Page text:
HomeKorean AmericanMarilyn Strickland sworn into Congress wearing hanbok

Marilyn Strickland sworn into Congress wearing hanbok

Marilyn Strickland (D-WA) joined Young Kim (R-CA) and Michelle Steel (R-CA) to become the first Korean American women ever elected to Congress Sunday.

Strickland showed her pride by wearing a traditional hanbok, a two piece clothing worn in Korea for formal and semi-formal celebrations.

“As a woman of both Korean American and African American descent, it was deeply personal to wear my hanbok, which not only symbolizes my heritage and honors my mother, but also serves as a larger testament to the importance of diversity in our nation, state and the People’s House,” she wrote on Twitter.

Strickland laid out her priorities for the 117th Congress in a statement sent to the media.

“The people of my district made history by sending me here to ensure that their government successfully addresses the priorities of WA-10, including tackling this pandemic, rebuilding our economy, creating jobs by investing in the South Sound, solving the climate crisis, and lowering the cost of health care. They elected a leader to always put our district first, and that is exactly what I intend to do. During a time when politics has become more and more divided, our district needs a Representative who is willing to work across the aisle and find common-sense solutions to deliver for Washingtonians.”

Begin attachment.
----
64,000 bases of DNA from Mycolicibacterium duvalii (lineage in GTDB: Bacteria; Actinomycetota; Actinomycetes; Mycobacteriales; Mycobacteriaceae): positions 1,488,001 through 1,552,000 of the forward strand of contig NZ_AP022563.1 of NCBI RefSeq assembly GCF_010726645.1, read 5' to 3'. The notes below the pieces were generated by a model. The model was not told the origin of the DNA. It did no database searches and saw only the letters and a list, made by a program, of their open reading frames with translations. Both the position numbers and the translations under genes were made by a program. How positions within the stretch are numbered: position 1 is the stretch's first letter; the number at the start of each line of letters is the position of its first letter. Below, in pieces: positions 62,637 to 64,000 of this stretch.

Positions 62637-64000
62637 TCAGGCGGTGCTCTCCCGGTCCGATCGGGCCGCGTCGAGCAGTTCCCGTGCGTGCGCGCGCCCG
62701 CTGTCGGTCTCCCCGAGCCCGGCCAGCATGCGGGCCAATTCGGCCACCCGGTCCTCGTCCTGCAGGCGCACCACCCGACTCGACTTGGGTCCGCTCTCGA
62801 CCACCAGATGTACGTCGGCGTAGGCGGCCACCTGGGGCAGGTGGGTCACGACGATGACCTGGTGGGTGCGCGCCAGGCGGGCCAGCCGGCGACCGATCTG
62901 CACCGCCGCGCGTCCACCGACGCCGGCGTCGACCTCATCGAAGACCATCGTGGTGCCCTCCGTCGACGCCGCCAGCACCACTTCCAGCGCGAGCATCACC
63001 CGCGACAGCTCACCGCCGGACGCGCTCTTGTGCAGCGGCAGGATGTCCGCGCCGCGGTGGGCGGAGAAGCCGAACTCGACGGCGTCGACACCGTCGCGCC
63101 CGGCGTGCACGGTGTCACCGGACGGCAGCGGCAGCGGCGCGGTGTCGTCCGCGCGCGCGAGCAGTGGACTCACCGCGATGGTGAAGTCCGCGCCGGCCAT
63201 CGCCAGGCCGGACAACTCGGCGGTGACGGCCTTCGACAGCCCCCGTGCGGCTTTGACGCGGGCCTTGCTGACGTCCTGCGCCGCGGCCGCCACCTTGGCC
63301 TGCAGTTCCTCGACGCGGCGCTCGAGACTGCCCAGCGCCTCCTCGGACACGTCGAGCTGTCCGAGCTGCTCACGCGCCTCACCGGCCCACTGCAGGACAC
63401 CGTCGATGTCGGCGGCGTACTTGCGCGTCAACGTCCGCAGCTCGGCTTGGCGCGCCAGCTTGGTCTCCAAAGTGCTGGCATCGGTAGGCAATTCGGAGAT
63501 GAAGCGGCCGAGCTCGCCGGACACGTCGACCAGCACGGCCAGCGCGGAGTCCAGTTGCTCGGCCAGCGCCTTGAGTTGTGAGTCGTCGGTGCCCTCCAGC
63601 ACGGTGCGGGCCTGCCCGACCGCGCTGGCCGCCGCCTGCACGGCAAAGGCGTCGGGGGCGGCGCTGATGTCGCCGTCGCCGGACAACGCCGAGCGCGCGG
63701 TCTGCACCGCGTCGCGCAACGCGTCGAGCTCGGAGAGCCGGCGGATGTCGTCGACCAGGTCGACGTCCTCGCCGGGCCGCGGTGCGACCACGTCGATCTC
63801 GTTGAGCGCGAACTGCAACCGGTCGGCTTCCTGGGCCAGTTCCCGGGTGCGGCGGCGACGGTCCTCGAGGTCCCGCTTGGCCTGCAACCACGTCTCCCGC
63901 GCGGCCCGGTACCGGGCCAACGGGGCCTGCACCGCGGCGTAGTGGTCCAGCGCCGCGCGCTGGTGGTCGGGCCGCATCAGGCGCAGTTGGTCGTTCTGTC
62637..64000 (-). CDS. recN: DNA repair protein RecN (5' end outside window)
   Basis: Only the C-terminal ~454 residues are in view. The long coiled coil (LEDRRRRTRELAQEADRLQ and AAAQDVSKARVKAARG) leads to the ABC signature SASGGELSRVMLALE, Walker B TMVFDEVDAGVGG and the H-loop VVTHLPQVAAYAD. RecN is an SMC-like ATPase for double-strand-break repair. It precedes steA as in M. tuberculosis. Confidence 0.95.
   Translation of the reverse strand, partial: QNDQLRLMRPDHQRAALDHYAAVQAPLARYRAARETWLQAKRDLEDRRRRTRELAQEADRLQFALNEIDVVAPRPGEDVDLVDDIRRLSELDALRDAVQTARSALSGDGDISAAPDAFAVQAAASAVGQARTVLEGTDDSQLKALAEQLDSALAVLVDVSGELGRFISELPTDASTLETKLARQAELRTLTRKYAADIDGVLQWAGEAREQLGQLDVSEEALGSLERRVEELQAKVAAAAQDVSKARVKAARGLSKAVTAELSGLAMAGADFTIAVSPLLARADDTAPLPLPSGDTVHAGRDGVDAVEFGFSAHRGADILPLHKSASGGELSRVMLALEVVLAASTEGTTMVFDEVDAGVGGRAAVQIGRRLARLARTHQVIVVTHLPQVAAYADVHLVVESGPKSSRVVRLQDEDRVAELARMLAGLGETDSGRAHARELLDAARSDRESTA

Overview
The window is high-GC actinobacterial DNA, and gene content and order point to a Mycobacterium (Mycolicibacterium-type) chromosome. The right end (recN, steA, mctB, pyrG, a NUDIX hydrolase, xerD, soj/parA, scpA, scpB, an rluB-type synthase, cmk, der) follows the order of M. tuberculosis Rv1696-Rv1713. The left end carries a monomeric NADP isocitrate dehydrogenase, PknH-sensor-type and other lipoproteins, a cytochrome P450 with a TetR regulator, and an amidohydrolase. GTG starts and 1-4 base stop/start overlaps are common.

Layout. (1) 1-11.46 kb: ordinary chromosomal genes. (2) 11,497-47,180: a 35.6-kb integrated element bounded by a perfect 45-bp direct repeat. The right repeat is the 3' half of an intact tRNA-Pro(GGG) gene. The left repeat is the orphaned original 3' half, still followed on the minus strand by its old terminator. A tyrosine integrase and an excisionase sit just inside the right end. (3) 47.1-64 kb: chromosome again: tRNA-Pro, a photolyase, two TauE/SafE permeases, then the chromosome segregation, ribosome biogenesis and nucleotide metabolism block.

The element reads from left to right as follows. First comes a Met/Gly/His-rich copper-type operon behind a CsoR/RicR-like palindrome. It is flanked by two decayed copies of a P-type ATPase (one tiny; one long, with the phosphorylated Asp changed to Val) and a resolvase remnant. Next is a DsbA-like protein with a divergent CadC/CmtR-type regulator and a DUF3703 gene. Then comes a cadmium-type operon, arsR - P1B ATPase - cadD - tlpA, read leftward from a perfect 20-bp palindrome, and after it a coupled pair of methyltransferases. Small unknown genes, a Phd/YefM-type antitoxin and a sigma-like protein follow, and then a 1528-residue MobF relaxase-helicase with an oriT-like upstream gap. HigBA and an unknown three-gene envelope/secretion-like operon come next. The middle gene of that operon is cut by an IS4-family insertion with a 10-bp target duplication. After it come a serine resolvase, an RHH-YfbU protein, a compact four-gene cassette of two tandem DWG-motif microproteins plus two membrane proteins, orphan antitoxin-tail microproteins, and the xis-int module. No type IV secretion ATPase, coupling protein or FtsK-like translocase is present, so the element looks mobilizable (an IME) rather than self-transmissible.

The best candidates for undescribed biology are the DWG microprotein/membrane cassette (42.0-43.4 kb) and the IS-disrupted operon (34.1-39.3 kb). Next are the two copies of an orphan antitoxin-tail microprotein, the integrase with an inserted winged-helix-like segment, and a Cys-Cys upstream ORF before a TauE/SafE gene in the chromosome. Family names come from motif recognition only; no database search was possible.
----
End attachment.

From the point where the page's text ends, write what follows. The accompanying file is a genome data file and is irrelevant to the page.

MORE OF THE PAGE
Both Kim and Steele were born in South Korea.

“As an immigrant to America, I know that the promise of America is alive,” Kim said to Truly . “America is a country where an immigrant girl from South Korea can rise to be a representative in the United States Congress.

Steel vowed to fight for lower taxes and against single-payer health care.

“I support a market-based system that gives Americans options to affordable, quality health care plans that cover pre-existing conditions and give them access to more affordable prescription drugs,” Steel said.

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  1. Funny how the one born in the USA feels she has to wear a “traditional hanbok” to reflect her “heritage.” By doing so, did she also “disrespect” her African Am heritage? I’m so tired of Identity Politics!


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